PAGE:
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Doug Thompson PhD Tom Cavin ASA, MAAA August 2012. IM Symposium: VBCM. Value Based Care Models. Delivering quality timely care by aligning member and provider incentives where focus is shifted from ‘quantity’ of service to ‘value’ of service Two models considered here

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doug thompson phd tom cavin asa maaa august 2012
Doug Thompson PhD

Tom Cavin ASA, MAAA

August 2012

IM Symposium: VBCM
value based care models
Value Based Care Models
  • Delivering quality timely care by aligning member and provider incentives where focus is shifted from ‘quantity’ of service to ‘value’ of service
  • Two models considered here
    • Intensive and Extended Medical Home
    • Bridges to Excellence Physician Recognition
patient centered medical home
Patient Centered Medical Home

Contractual arrangements with providers, designed to incent decreases in cost and increases in quality via improved coordination of care

The models vary by the breadth of the managed member population

bridges to excellence

Bridges to Excellence

Requires no contracting, only recognition through third party benchmarking of member biometric data

Incentives for physicians of $100 per member per annum

Specialized by condition ‘module’

Diabetes Care Recognition

Cardiac Care Recognition

Bridges to Excellence
two models two approaches
Two Models Two Approaches
    • IMH focuses on member identification and risk stratification techniques
  • BTE
    • Focuses on finding a suitable group for a matched control
      • Analysis centered on applying a generalized linear model and setting classification level contingent on key explanatory variables
      • Considerations for propensity scoring and applicability in analysis
population identification treatment and control
Population Identification: Treatment and Control
  • Key determinants in measuring value center on finding the appropriate comparison population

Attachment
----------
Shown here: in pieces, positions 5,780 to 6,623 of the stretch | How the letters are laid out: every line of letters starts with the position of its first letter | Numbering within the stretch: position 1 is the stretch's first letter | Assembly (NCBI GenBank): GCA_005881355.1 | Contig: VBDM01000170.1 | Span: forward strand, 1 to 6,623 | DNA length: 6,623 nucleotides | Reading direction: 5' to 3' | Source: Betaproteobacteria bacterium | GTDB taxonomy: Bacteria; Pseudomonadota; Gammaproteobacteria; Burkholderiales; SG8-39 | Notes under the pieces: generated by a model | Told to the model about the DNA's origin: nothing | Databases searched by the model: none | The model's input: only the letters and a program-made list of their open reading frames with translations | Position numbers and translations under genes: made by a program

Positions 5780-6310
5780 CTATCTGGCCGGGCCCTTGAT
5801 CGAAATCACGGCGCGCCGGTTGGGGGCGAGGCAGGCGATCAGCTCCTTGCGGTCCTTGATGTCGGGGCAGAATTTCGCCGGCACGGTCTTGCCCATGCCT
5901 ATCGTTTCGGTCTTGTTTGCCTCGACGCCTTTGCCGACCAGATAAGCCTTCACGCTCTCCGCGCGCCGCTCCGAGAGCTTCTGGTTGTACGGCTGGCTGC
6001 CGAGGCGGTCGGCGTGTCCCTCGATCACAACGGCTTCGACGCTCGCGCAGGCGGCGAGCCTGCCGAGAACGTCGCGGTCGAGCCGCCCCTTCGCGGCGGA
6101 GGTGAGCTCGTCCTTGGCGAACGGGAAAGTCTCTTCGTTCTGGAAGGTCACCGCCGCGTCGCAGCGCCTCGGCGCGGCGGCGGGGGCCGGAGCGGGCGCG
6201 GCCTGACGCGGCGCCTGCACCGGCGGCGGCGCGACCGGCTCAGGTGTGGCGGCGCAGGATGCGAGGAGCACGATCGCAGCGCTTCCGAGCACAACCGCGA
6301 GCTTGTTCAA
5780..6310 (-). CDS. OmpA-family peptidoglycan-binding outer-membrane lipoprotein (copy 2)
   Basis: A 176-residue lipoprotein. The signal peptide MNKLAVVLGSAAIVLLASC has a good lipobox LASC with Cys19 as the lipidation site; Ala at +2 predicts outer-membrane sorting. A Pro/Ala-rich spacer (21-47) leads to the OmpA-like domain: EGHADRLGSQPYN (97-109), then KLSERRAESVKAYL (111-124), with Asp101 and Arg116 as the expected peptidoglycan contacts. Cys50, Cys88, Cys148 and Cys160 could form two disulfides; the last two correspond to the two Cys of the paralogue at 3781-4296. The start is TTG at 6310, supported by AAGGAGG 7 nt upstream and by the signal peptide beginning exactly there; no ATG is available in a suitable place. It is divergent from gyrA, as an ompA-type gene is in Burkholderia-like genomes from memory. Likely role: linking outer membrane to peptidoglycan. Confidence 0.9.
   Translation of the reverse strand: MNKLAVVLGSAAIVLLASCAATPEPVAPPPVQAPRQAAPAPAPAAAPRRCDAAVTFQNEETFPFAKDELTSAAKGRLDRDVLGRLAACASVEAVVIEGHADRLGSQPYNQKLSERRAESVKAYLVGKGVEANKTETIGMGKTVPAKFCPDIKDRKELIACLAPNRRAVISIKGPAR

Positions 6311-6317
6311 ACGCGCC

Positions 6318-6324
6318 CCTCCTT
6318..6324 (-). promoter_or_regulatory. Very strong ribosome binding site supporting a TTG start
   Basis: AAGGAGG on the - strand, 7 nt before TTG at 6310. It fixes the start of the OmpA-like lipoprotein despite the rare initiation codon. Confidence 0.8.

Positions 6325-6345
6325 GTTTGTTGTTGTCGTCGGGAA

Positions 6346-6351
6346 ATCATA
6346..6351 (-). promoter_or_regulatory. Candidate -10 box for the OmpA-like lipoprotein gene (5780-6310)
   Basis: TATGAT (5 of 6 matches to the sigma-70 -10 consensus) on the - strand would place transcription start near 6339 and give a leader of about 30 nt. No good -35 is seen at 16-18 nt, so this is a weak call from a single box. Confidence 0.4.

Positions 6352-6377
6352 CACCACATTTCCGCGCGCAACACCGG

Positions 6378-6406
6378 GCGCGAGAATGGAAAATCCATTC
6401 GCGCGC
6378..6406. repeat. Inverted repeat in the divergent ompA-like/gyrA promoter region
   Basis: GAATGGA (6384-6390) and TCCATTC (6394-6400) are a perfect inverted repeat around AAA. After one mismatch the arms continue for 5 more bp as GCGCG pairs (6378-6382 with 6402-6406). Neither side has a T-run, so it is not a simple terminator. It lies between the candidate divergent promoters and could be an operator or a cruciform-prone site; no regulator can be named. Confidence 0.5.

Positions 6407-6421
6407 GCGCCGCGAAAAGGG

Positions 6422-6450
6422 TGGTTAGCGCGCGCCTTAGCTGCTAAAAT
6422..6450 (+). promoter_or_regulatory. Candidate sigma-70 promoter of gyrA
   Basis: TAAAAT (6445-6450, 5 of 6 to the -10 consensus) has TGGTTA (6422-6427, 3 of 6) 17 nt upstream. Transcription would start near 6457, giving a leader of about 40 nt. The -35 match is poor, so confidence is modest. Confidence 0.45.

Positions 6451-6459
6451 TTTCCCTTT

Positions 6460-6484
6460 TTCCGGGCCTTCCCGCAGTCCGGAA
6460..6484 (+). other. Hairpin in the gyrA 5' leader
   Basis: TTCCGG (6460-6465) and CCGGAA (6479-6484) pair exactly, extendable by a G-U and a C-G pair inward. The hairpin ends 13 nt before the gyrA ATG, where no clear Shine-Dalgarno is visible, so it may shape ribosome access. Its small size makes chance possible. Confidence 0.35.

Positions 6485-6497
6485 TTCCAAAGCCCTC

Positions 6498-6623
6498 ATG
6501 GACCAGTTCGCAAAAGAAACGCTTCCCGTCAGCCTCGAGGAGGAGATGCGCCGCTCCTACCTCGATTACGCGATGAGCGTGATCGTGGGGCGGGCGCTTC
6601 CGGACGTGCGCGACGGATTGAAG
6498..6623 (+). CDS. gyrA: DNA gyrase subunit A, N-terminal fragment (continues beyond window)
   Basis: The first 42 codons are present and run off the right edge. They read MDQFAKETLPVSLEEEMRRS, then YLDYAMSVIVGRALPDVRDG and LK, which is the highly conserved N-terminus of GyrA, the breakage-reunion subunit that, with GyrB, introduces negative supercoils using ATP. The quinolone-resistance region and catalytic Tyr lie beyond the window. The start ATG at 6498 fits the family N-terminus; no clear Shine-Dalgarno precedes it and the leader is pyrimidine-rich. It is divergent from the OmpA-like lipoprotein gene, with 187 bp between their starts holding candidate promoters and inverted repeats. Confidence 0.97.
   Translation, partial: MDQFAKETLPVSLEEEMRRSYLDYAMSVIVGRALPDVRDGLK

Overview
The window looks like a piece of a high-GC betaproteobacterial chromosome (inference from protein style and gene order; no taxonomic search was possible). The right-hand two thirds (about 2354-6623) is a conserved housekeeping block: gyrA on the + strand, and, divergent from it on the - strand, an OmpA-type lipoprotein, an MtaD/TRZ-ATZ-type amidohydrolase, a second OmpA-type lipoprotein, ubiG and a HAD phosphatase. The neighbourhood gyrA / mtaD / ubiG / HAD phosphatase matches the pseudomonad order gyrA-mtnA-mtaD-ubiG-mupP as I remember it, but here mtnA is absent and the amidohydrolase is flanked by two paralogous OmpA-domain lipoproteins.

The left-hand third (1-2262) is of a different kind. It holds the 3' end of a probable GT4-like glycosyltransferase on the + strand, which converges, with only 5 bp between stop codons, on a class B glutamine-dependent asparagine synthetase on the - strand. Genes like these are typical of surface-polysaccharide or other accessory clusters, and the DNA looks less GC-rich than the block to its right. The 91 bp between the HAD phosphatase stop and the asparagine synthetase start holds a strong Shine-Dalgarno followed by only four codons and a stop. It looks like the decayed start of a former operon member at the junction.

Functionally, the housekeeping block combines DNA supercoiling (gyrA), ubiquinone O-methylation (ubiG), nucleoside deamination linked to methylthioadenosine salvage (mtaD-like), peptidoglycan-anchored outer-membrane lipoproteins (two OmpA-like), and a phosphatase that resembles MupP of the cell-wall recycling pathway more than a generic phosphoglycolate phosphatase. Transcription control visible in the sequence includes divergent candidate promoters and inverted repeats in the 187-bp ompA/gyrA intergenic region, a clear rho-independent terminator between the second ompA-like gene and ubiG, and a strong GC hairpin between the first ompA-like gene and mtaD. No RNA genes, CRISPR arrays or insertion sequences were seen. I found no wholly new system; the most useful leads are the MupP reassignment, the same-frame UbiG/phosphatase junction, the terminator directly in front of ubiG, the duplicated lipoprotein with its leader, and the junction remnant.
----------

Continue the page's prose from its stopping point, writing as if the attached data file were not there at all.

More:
• The number of parameters necessary to define the study and control populations are inversely proportional to the sample size
    • Some input from outside sources such as the Care Continuum Alliance’s: Outcome Guidelines for certain exclusionary criteria
  • Consistent definition of your population
    • Condition identification
    • Age bounds
    • Geography
    • Benefit Design
  • Exclusionary Criteria
    • High severity, low frequency exclusions
    • Discontinuous Enrollment
population matching
Population Matching
  • Is it appropriate in this setting?
    • Is your sample treatment a sufficiently randomized grouping or concentrated in geography, morbidity or some other categorical variable?
    • Are there unobserved covariates of ‘x’ not represented in your model?
  • Propensity Scoring
    • A function created to describe the probability (between 0 and 1) of the considered outcome
    • Intuitively basic categories such as age/gender, similar geographies, and morbidities would eliminate much differentiation between groups
    • Goal with propensity scoring is to isolate the non-intuitive relationships existing in the observed ‘x’ values and allow for a method by which each treatment member is matched to their nearest control counterpart
    • Assists in eliminating the relative representation bias of ‘x’ dependencies for the control and treatment group
regression considerations
Regression Considerations
  • The explanatory variables you choose should begin to ‘carve out’ their effects on the dependent variable of choice
    • Looking for explanatory variables with low correlation
    • Avoid over-fitting your model